St. Stephen's Episcopal Church Oak Harbor

By God's Grace, All Are Welcome

Peter Hinman Rood’s Funeral Sermon

Isaiah 25.6-9 

May 20 2023 


Blessed be the Name of God 

What I intend to do this afternoon is rather like making a quilt.  A bit of this, a bit of that, like fabrics of different textures and colors, stitched together tenderly with fine filaments of both love and grief. Like the beautiful quilting done by Susan Ho, Crystal Colombo and David Carter, the sense you make of this quilt we will make will depend on your perspective, where you stand, where you look, perhaps, what you want to find.  Whatever your appraisal, however, in all this, please let me borrow your “undefended heart.” [Frank Griswold’s phrase.] 


“Our dear beautiful Peter has died.”  I wrote that sentence to you in an email, dated one month ago today, April 20. It’s not a sentence I ever imagined writing, not ever in my lifetime.  “Our dear beautiful Peter has died.”  And yet, and yet, it is so.  And here we are, searching for something strong and good to say, something strong and good.  We shall see. 


As many of you will know, when Peter’s wife and dearest friend, Christen Herman, experienced a fatal aneurysm, was hospitalized and subsequently died, during those complicated and, for Peter, so painful days, he took his evening meals with us at our home.  Among other things, that meant that for those three months, like Peter, we were vegetarians.   

Even though the rhythm of those daily visits came to an end, from that time until Thursday, April 20, we ate with Peter several times a month, either at his house or at ours.  The last such occasion was at our house on April 14, six days before he died.  Scallops in lemon butter, black rice cooked in miso broth, kale salad with walnuts, gorgonzola cheese and Vidalia onion dressing.  

 Peter had his rightful place at our kitchen counter for our invariable before dinner refreshment—in Peter’s case, a restorative dram of Irish whiskey—and he had his rightful place at our dinner table.  Amy at the curve of the north end of the table, Peter on the east side, me on the west.  Golden times! 

Meals and food making, like bread and pickles, being such an integral and intimate part of our lives together, it seems natural and right that the passage from the prophet Isaiah should take center stage, at least for a time.  “On this mountain the LORD of hosts will make for all peoples a feast of rich food, a feast of well-aged wines, of rich food filled with marrow, of well-aged wines strained clear.” [Isaiah 25.6] In the older translation, we would have read “…a feast of fat things…fat things full of marrow…”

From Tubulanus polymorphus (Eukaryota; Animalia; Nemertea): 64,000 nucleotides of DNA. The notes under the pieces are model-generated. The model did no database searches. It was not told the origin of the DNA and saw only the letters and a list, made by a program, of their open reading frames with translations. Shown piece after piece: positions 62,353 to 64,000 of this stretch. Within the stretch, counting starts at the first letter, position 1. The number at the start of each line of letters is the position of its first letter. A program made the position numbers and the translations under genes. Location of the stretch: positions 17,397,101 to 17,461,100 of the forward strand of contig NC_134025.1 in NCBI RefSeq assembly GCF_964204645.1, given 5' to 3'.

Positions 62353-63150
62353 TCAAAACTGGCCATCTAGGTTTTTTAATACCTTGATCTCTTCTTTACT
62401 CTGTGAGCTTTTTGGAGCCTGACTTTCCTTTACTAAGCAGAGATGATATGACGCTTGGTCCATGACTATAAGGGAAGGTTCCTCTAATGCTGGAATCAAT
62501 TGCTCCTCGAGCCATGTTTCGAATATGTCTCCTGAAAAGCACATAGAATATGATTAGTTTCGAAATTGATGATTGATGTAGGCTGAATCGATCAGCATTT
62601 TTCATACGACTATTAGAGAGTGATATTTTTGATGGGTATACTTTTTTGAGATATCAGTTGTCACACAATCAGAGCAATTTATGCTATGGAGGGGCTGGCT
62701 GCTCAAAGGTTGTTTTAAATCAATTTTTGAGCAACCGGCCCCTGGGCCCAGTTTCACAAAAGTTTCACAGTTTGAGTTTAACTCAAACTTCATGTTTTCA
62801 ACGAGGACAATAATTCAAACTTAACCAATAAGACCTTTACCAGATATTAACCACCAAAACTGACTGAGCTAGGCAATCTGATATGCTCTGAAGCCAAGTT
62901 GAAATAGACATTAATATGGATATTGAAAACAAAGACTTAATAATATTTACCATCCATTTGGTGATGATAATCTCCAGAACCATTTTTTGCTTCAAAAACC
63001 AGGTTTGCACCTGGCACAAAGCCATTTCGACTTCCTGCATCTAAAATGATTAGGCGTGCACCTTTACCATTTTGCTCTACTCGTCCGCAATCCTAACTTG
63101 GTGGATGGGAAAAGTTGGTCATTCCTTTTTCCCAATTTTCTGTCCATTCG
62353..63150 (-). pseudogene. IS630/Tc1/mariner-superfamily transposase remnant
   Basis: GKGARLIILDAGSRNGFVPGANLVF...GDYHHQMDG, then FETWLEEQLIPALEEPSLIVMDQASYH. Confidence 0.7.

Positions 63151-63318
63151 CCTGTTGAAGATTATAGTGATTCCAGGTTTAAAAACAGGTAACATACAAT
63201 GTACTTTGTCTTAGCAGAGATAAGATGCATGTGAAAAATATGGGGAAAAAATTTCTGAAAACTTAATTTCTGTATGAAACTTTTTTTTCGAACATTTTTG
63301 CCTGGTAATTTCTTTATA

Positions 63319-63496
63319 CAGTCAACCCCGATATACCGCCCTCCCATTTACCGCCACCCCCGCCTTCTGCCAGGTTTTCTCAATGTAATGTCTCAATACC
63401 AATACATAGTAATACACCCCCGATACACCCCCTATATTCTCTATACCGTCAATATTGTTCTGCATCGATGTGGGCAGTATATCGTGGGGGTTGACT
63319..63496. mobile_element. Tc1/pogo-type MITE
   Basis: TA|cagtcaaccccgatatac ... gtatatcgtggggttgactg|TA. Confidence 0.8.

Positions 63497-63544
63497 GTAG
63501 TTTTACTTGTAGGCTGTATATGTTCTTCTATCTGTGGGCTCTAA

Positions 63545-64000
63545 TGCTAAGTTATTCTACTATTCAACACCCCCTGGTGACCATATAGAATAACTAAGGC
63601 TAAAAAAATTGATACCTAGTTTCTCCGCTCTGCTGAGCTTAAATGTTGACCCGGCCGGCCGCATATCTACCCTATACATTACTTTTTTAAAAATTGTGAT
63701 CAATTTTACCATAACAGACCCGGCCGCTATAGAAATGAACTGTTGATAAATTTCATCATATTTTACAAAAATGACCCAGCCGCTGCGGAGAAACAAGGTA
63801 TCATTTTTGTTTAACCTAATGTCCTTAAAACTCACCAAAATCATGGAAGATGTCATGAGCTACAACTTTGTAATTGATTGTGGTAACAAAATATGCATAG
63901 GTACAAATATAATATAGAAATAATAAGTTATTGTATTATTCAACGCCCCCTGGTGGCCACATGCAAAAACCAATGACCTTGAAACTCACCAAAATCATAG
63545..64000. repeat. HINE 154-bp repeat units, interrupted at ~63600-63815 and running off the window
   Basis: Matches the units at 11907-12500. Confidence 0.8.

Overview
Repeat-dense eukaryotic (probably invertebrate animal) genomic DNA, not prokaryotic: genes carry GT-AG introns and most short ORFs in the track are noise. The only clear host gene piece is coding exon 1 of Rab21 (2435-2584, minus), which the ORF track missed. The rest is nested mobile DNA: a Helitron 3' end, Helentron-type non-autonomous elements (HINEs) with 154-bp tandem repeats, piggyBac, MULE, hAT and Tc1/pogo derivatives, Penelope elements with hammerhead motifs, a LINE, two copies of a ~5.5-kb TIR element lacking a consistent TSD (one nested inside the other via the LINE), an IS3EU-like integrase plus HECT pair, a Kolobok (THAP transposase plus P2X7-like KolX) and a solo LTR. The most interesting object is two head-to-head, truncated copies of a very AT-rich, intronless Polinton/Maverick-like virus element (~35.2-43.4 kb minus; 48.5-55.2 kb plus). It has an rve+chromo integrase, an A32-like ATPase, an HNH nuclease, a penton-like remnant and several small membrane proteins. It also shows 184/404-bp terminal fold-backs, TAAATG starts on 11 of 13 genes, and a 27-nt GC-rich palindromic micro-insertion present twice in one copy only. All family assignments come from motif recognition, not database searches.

This is the dream of God. Everyone invited. No boundaries.  Everyone’s particularity intact, everyone’s uniqueness respected.  Sitting there, side by side. “Every tribe and language and people and nation, to feast together at the banquet prepared from the foundation of the world.” [EOW 1, EP 2, p. 62.]  All of us different; all of us there together, sharing a common table. 

Years ago, 1996 it would have been, Amy and I began attending St. James’ Episcopal Church in Austin TX, that is, east Austin TX.  St. James’ is a historically black church, integrated over time by white folks.  We were there 14 years. 

In those days, years ago, when you came to St. James’, perhaps for the first time, Clarence Johnson would take your photo, a portrait shot.  No one was left out.  At the end of the calendar year, Clarence would take each of those photos and very carefully cut out the face of the person in question.  Then, on poster board, he would paste the photographed faces side-by-side in a great collage.  Although each face was clearly a different color from all the others, as a collection we proved to be a mottled tan/brown sort of color.  Clarence showed us ourselves as a rich and diverse mosaic.  That’s a foretaste of the feast to come. 

There is another one as well, closer to hand.  I’ve told you about this before.  There will be a time, not long from now, when Bishop Skelton will invite you, each of you and all of you, to come forward to receive bread and wine.  You must hear that invitation as an invitation to the feast on the mountain of the LORD. Please note the reality of that invitation. Everyone is invited. No one is left out. No one is excluded.  Everyone who chooses will get something to eat and drink.  Everyone will be treated the same.  Everyone with the same access and the same privilege.  If you bring forward your hunger and thirst, you will find what you seek, what you need.  At this modest crossroad, right here, we will do a dress rehearsal for that “feast of fat things full of marrow.” You and I will once again rehearse the dream of God.  

Isaiah goes on telling us more. He tells us what God will do.  These are sharp, pungent words that we must also hear on this occasion, in our faithful grieving.  The Prophet says, “[God] will swallow up death forever. Then the Lord God will wipe away the tears from all faces…” [Isa 25.8a]